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8 Signs That a Partner Could Be Likely to Ghost

3. They believe some couples just aren't "meant to be."

Key points

  • Being ghosted often leads to painful feelings of confusion and rejection.
  • Characteristics of the ghoster and the relationship are related to ghosting.
  • Beware of blaming yourself when a dating partner decides to vanish from your life.
Dragon Images/Adobe Stock
Source: Dragon Images/Adobe Stock

You are in a relationship, and then suddenly you’re not. You’ve been ghosted. Why? Was it something you said or did? Did they not find you attractive? Were they seeing someone else? It’s impossible to find the explanation you crave. The lack of resolution is upsetting, and you’re left feeling sad, rejected, and maybe even bad about yourself (Freedman, Powell, et al., 2022; Pancani et al., 2022).

So what makes a person likely to ghost? Research studies have revealed the following eight factors about the ghoster or the relationship.

Characteristics of the Ghoster

1. Avoidance. Not surprisingly, those who ghost tend to be high in avoidance (Freedman et al., 2019). They may want to avoid confict, distress, or an uncomfortable conversation, which are all part of a breakup.

2. Younger age. The odds of ghosting go up as age goes down (Timmermans et al, 2021). It’s unknown from existing research whether this association is a cohort effect (younger generations are more likely to ghost) or a true age effect whereby people become less likely to ghost as they get older.

3. Destiny beliefs. People who think partners either are or are not "meant for each other" are more likely to end a relationship by ghosting (Freedman et al., 2019). Presumably they don’t see the point in talking things through if the relationship wasn’t meant to be.

4. Anxiety. Those who are highly anxious (Freedman et al., 2019) tend to fear the fallout from a breakup, and opt to avoid all that unpleasantness. They might also be more worried about a potential bad breakup, and may even fear for their safety (see below).

Characteristics of the Relationships

5. Safety concerns. Ghosting is more likely when the person is worried that their partner might fly into a rage, and yell or verbally abuse them (Freedman, Hales, et al., 2022). There may even be concerns about physical violence. Disappearing also minimizes the risk of stalking.

6. Sending unsolicited sexual content. In some cases, your partner may have ghosted because you sent them nude selfies, or other sexual material that made them uncomfortable (Timmermans et al., 2021).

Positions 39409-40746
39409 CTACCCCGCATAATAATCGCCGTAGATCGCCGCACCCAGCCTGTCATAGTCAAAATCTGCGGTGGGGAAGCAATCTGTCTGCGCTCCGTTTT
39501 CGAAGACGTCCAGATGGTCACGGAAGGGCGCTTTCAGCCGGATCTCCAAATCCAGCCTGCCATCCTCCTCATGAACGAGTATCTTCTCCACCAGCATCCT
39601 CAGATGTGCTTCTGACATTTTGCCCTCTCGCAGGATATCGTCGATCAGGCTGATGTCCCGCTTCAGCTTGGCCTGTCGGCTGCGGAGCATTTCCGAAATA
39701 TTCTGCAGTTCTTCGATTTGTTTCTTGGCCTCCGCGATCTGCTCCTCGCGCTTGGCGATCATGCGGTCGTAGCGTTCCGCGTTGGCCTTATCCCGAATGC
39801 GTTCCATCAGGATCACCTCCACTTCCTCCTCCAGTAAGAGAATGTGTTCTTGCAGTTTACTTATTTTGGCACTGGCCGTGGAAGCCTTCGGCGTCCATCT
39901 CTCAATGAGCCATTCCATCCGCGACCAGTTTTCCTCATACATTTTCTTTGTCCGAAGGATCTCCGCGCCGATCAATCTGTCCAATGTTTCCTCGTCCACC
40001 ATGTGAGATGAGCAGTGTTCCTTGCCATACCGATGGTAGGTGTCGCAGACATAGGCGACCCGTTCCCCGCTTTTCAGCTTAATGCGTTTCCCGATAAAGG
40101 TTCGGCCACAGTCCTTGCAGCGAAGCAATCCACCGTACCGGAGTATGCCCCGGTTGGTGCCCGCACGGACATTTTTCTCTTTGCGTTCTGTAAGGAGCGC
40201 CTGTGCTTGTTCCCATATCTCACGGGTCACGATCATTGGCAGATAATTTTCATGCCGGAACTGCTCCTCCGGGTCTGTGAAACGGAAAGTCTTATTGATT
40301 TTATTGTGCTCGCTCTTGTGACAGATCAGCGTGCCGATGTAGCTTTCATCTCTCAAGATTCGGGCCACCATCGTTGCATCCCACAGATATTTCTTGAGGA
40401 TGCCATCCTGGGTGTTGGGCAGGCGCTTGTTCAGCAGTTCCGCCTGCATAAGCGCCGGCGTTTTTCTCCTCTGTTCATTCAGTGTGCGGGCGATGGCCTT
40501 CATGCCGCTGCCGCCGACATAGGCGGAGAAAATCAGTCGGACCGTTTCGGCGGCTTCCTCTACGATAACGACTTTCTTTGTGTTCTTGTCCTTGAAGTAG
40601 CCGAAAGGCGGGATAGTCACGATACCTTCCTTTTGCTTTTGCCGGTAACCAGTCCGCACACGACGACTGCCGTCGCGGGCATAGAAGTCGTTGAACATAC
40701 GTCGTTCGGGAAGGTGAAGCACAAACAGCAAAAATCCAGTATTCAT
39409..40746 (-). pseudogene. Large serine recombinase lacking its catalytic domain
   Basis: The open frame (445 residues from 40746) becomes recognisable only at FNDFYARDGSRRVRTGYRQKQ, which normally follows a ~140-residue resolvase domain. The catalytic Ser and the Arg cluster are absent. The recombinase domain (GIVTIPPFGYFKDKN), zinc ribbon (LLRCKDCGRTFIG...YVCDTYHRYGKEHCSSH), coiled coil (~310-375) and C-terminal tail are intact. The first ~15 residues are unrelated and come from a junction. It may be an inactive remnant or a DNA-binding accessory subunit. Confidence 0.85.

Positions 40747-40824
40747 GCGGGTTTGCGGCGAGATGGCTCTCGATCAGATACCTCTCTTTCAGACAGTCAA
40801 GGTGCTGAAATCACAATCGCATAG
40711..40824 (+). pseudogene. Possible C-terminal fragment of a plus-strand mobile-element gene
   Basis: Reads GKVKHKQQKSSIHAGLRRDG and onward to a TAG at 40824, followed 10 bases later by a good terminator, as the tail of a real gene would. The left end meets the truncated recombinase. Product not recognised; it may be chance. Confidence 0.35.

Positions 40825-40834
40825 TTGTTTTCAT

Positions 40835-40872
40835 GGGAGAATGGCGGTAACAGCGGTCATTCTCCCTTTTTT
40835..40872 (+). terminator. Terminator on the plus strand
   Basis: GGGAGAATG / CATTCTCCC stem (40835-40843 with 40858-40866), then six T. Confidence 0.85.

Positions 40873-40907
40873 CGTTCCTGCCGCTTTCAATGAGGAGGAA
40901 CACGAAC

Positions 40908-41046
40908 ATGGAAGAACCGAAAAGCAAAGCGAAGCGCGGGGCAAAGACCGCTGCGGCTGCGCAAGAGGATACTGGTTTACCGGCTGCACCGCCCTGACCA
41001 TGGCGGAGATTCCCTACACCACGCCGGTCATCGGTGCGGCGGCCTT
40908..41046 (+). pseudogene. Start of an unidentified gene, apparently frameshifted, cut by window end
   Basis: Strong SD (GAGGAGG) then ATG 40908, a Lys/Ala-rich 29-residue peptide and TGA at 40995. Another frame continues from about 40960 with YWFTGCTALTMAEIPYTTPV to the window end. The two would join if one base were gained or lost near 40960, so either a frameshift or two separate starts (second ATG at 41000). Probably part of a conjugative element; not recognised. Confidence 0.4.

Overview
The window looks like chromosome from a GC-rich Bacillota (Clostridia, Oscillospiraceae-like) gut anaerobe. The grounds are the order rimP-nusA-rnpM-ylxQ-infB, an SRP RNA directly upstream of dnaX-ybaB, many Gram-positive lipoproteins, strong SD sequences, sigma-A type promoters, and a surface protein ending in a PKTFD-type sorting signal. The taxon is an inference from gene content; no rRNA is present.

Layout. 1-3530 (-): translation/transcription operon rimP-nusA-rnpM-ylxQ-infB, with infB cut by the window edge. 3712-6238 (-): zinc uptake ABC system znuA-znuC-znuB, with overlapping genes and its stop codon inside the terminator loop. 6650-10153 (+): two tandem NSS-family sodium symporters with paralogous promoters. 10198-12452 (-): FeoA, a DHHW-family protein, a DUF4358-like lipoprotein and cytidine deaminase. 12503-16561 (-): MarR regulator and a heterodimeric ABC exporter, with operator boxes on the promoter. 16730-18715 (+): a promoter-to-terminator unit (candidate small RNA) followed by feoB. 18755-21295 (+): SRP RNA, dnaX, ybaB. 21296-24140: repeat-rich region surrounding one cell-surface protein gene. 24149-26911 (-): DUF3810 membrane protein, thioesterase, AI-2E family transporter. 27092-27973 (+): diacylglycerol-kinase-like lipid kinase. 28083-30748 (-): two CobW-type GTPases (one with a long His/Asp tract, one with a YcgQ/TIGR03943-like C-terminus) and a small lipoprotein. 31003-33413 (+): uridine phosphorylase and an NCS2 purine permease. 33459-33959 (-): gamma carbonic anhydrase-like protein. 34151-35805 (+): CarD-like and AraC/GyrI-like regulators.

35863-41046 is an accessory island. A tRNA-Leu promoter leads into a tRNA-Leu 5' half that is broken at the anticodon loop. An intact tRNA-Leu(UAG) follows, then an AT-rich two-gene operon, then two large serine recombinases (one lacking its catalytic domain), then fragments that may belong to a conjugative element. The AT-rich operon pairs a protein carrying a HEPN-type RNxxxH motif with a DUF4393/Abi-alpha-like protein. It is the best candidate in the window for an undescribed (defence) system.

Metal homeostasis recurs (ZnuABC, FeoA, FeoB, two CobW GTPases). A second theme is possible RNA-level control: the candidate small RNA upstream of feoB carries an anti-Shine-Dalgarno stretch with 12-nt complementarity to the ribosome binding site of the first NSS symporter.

7. Not accepting their reasons for leaving. People are more likely to ghost when they tried to break up directly but their explanation wasn’t accepted (Timmermans et al., 2021). They learned that being direct didn't work, so they take the passive approach.

8. No shared social network. Finally, it’s easier for your partner to ghost if you don’t move in the same circles—no friends in common, no classes together, and no shared work environment (Timmermans et al., 2021). With little chance of running into each other, they can just drop out of your life.

Recovering From Being Ghosted

Being ghosted is more painful if the two of you had met in person and if you’d been with them for a while, especially if the breakup was completely unexpected. If you’re recovering from a ghosting experience, it’s normal to find yourself ruminating on what happened and trying to solve the mystery. You might go over things again and again, both in your mind and with friends (who may get tired of hearing about it).

Beware of blaming yourself. The mind may seize on explanations that are unfair to you—for example, that the ghoster left because you seemed “too eager,” or because you said you weren’t ready for sex. The next time you find yourself falling into negative thoughts about yourself, try this simple three-step exercise (adapted from Mindful Cognitive Behavioral Therapy):

  1. Pause. Take a slow breath in and out. Invite a sense of connection with yourself.
  2. Check in. Ask yourself, “What are my thoughts telling me right now?” Write down whatever you discover.
  3. Question your assumptions. Ask yourself this crucial question: Are my thoughts completely true, or are there other ways of seeing this situation?

Be kind to yourself as you’re healing from this experience. Look for opportunities to be with people who love you and can help you see through any unfair self-judgments.

Facebook image: DimaBerlin/Shutterstock


Freedman, G., Hales, A. H., Powell, D. N., Le, B., & Williams, K. D. (2022). The role of gender and safety concerns in romantic rejection decisions. Journal of Experimental Social Psychology, 102, 104368.

Freedman, G., Powell, D. N., Le, B., & Williams, K. D. (2019). Ghosting and destiny: Implicit theories of relationships predict beliefs about ghosting. Journal of Social and Personal Relationships, 36, 905-924.

Freedman, G., Powell, D. N., Le, B., & Williams, K. D. (2022). Emotional experiences of ghosting. The Journal of Social Psychology, 1-20. doi:10.1080/00224545.2022.2081528.

Gillihan, S. J. (2022). Mindful cognitive behavioral therapy: A simple path to healing, hope, and peace. HarperOne.

Pancani, L., Aureli, N., & Riva, P. (2022). Relationship dissolution strategies: Comparing the psychological consequences of ghosting, orbiting, and rejection. Cyberpsychology: Journal of Psychosocial Research on Cyberspace, 16(2), Article 9.

Timmermans, E., Hermans, A. M., & Opree, S. J. (2021). Gone with the wind: Exploring mobile daters’ ghosting experiences. Journal of Social and Personal Relationships, 38, 783-801.

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